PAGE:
Before there were flashy cooking shows on television networks, there were other, more genteel approaches to cooking. There were Bills of Fare and Receipts – Recipes in French, which were handed down in upstairs-downstairs styled establishments throughout 19th century Europe.
In an earlier novel, historical fiction author Annabel Abbs turned her attention to the ‘real’ Lady Chatterly, to critical acclaim. She has now rolled her lifelong passion for collecting recipes into a novel based on the life of Eliza Acton.
Published in 1826 as a poet, Acton spends a decade painstakingly creating her next volume, only to be told by her boorish publisher that people don’t want poetry written by women. She is sent home to write a cookbook instead, and when she complains, she is met with the back-handed compliment, that ‘a recipe can be as beautiful as a poem’.
Though quick to concoct with a quill in hand, she can’t cook a quail. Neither can she boil an egg.
She decides her editor is a buffoon, and pushes around a line of poetry, ‘and the sun like a vast golden orb in a dome of unbroken blue’, before teaming up with aspiring young cook Ann Kirby. Together they share and shape the narrative of The Language of Food.
Words that have departed the lexicon like ‘Michelmas’ and ‘somnambulist’ push the tale along, rather than weighing it down like a heavy sauce on a hot day, as Abbs wanders effortlessly through the archive of time. For Acton, this was an easier task, since she left behind scraps, notes and papers; research that Abbs folds neatly into the story, rather than laying it out self-consciously and cold on a plate. For Kirby however, very little is known.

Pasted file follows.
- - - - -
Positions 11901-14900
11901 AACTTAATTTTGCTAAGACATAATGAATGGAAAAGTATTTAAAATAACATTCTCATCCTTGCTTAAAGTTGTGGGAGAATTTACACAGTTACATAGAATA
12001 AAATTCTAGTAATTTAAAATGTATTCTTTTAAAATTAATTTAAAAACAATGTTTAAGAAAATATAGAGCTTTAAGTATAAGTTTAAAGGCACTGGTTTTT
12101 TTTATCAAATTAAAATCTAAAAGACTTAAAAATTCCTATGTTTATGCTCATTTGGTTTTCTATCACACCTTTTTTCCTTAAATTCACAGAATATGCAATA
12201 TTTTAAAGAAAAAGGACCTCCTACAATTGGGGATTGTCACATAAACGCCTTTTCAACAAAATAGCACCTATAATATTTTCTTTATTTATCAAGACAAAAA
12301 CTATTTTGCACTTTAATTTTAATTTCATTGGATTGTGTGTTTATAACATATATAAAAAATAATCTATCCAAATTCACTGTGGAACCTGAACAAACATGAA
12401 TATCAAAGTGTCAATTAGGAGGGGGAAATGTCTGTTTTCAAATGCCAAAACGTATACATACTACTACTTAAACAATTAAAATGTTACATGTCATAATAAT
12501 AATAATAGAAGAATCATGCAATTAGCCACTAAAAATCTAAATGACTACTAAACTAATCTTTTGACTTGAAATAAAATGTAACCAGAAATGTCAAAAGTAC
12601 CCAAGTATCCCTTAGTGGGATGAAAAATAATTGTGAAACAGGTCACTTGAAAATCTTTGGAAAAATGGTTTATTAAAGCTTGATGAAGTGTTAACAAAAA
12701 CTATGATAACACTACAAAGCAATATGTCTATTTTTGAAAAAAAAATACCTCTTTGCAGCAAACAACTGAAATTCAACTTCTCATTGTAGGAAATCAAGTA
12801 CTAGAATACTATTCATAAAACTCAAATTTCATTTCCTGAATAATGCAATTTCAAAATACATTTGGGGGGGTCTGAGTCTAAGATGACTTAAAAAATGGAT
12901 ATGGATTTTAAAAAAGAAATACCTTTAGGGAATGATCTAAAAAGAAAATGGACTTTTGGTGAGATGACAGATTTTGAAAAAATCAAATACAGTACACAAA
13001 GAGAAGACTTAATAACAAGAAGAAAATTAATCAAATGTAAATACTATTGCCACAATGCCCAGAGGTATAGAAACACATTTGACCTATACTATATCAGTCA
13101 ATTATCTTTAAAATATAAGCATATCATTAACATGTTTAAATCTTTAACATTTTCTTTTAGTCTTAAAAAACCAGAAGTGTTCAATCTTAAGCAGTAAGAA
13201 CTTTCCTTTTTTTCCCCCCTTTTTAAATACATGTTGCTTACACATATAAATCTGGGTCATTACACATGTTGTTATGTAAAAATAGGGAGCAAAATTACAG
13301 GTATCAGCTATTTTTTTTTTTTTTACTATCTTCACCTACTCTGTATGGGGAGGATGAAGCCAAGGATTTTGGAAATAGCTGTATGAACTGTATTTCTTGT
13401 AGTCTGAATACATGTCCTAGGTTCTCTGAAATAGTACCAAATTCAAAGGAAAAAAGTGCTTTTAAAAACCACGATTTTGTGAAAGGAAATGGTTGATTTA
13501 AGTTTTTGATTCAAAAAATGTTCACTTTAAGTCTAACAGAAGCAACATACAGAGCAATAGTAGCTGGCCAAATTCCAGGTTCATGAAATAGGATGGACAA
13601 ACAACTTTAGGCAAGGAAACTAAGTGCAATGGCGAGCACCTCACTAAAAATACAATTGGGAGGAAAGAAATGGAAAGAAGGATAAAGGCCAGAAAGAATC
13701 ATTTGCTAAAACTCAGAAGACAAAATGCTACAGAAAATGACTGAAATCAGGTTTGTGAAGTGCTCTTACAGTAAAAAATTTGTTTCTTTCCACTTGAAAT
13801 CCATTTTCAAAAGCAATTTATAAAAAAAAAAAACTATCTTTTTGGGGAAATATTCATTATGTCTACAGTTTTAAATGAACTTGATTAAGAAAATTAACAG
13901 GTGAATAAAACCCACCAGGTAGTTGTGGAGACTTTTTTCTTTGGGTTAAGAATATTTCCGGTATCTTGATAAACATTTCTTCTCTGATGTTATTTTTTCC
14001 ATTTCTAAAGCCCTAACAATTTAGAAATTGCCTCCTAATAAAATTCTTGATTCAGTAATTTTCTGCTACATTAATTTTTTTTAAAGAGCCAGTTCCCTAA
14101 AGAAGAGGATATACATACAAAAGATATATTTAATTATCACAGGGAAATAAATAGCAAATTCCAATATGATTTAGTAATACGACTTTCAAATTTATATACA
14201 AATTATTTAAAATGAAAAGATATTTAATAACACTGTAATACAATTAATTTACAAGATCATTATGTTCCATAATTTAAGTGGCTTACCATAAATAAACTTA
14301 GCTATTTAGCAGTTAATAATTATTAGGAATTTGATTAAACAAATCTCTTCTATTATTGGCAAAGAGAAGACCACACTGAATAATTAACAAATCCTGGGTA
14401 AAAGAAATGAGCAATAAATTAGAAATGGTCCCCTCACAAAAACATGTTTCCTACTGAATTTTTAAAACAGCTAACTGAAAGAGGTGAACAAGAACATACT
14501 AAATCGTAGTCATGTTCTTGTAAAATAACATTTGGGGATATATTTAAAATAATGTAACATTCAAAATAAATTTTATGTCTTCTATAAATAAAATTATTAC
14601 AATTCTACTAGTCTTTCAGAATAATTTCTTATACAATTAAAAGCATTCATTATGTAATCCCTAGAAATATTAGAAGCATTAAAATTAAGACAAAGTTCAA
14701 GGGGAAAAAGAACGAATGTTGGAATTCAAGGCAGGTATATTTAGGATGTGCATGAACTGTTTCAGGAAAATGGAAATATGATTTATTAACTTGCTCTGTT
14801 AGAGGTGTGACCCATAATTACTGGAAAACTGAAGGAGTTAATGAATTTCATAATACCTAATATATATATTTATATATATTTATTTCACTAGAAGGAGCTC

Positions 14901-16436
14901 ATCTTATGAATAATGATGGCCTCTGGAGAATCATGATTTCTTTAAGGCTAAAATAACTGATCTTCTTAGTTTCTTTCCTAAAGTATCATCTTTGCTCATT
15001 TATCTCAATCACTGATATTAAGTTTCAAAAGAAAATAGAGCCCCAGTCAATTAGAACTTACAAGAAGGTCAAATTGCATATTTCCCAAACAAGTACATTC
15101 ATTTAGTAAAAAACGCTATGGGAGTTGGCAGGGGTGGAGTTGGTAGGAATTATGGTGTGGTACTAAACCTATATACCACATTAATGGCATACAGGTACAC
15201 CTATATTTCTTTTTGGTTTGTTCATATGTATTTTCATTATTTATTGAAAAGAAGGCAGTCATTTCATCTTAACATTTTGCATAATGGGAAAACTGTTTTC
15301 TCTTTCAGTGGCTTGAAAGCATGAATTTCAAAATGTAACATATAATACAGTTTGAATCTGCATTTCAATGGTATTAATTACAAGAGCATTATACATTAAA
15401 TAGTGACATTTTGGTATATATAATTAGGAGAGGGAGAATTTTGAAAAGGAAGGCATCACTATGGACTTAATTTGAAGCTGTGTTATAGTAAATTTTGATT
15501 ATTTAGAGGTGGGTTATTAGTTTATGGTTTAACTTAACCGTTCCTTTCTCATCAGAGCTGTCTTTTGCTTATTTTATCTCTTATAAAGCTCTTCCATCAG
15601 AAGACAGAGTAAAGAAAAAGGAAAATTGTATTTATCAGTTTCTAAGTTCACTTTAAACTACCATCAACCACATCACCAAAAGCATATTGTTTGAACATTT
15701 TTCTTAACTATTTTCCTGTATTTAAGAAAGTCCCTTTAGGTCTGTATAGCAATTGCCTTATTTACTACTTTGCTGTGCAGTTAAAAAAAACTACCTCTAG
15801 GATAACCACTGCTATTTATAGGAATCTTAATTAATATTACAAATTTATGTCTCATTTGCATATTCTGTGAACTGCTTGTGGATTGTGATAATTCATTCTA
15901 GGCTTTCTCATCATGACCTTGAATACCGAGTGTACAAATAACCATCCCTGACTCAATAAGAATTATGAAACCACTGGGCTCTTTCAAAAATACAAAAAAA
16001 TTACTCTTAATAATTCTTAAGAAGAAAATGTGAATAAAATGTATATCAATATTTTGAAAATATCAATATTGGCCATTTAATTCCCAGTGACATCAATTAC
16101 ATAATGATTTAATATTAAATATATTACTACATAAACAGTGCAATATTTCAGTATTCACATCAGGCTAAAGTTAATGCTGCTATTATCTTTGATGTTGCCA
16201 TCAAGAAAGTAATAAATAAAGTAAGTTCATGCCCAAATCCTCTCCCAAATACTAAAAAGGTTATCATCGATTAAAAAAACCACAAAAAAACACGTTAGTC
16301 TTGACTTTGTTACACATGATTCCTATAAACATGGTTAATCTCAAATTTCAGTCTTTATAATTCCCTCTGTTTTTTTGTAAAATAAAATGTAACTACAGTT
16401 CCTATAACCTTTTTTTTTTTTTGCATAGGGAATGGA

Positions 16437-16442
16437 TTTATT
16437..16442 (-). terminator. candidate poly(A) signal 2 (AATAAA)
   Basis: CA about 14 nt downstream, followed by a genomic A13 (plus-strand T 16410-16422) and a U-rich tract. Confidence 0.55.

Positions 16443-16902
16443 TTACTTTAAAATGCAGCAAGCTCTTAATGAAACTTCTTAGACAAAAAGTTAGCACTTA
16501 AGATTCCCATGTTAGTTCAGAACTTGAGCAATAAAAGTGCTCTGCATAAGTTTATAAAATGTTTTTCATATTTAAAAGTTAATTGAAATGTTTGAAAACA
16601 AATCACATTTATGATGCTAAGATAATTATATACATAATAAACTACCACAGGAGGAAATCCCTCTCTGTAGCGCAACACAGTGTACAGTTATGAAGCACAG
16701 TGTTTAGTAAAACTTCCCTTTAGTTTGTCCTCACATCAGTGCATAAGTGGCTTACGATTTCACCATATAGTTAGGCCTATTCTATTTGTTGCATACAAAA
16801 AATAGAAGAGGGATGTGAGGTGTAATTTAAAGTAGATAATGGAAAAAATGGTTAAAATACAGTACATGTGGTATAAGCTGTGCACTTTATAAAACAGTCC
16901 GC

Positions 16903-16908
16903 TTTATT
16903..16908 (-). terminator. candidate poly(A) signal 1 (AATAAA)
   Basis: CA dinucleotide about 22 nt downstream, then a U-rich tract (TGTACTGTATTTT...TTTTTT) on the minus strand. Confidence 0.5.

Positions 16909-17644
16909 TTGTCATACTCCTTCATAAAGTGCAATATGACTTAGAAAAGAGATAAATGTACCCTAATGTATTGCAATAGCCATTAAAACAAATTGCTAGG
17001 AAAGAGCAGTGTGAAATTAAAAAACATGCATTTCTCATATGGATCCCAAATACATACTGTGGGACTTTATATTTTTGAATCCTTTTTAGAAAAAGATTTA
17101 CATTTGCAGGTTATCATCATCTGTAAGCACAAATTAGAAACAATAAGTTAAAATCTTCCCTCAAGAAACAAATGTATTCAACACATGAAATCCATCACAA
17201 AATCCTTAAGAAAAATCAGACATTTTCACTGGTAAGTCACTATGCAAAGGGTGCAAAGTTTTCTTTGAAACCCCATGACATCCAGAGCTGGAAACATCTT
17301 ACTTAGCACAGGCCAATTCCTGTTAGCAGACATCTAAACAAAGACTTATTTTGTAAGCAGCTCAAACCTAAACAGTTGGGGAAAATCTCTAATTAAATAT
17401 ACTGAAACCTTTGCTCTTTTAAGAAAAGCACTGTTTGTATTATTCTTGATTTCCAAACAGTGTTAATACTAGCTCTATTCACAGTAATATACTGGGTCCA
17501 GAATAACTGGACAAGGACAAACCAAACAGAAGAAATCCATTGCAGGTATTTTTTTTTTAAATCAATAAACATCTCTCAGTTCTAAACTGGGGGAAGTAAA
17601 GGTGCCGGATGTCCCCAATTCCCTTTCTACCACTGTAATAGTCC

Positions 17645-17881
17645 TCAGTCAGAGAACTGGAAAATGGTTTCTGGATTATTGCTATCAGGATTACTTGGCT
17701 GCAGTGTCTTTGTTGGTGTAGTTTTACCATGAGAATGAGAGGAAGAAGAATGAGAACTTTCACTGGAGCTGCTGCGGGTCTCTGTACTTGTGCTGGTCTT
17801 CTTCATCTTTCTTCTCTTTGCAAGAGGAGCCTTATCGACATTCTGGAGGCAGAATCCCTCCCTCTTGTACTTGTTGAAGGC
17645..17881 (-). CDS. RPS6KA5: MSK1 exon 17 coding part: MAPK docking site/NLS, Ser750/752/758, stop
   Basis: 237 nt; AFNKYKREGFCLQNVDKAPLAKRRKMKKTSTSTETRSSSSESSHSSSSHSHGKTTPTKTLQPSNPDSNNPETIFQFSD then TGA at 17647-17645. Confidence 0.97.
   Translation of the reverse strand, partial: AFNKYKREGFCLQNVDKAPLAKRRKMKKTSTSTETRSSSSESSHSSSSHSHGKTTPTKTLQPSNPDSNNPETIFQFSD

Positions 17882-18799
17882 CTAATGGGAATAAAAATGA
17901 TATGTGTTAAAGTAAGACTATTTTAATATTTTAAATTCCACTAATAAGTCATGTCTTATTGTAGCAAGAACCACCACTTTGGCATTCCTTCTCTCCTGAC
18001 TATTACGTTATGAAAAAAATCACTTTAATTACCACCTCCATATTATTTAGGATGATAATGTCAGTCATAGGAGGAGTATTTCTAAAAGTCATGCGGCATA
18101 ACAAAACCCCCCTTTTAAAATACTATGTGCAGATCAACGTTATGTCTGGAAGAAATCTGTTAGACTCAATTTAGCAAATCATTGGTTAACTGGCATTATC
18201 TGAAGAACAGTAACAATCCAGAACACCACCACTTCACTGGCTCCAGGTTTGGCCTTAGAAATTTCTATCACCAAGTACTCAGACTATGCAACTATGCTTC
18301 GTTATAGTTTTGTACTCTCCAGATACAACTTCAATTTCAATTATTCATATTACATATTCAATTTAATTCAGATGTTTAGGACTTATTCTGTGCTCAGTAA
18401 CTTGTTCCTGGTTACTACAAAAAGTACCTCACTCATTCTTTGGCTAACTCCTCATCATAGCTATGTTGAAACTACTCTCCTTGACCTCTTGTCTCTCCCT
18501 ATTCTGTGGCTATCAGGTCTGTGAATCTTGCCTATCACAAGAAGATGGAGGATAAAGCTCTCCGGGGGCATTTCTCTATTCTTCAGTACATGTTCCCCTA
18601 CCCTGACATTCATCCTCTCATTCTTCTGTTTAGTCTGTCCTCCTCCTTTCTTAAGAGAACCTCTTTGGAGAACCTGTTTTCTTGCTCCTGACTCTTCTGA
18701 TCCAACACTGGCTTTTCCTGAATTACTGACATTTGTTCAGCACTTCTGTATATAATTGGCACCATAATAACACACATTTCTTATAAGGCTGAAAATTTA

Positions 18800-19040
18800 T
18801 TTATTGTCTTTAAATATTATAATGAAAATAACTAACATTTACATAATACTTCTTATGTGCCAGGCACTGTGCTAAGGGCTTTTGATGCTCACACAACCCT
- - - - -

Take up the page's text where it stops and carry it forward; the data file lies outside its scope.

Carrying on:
Though she’s the woman with the talent for food, Kirby is not mentioned at all when Modern Cookery for Private Families is published. This novel, then, is a story of class. But it is equally a story of gender, for if Acton were a man, like her contemporaries Keats and Wordsworth, she would not have been banished to the kitchen.
Discovering that ‘blasphemy is in a sip of coffee’, Acton sneaks off to read mail from a poetry publisher, the way another woman may have snuck off to read correspondence from a lover. When an offer to publish arrives, it is as though the times have come full circle: she is ecstatic just to be published, accepting the terms of ‘no payment at all’.
She closes her reference books in despair, finding them only useful for feasts, one of which requires 24 eggs for a sponge cake. Then she writes the modern cookbook, with methods on how to choose a fish still favoured today: clear eyes, fresh smell, gills clear and red.
Yet it is the chapter titles which hold the most intrigue, drawn from Acton’s Modern Cookery, which sold 125,000 copies: Boiled Eels with Sage, German Style. Mauritian Chutney. Ortolans Garnished with Cocks’ Combs.
Though much is made of their day-to- day lives, little is made of the procurement of ingredients, or the work of storing and preserving without electric fridges and freezers. Similarly, the methods of production, and the stories of interesting characters supplying the kitchen do not take centre stage.
Where the drama focuses on food it is the most enticing: ‘I am pulling an iron tray of potato rolls from the oven straining to see if the crusts are sufficiently browned and crispy when the kitchen maid appears. Her hands scrambling at the ribbons of her apron, she cries out in surprise for the mantel clock shows it is barely six and the rush light throws only the splendorous beam upon my person.’ It is these and similar passages which will lure the reader into The Language of Food.
The Language of Food, Annabel Abs
Publisher: Simon and Schuster
Publication date: March 2022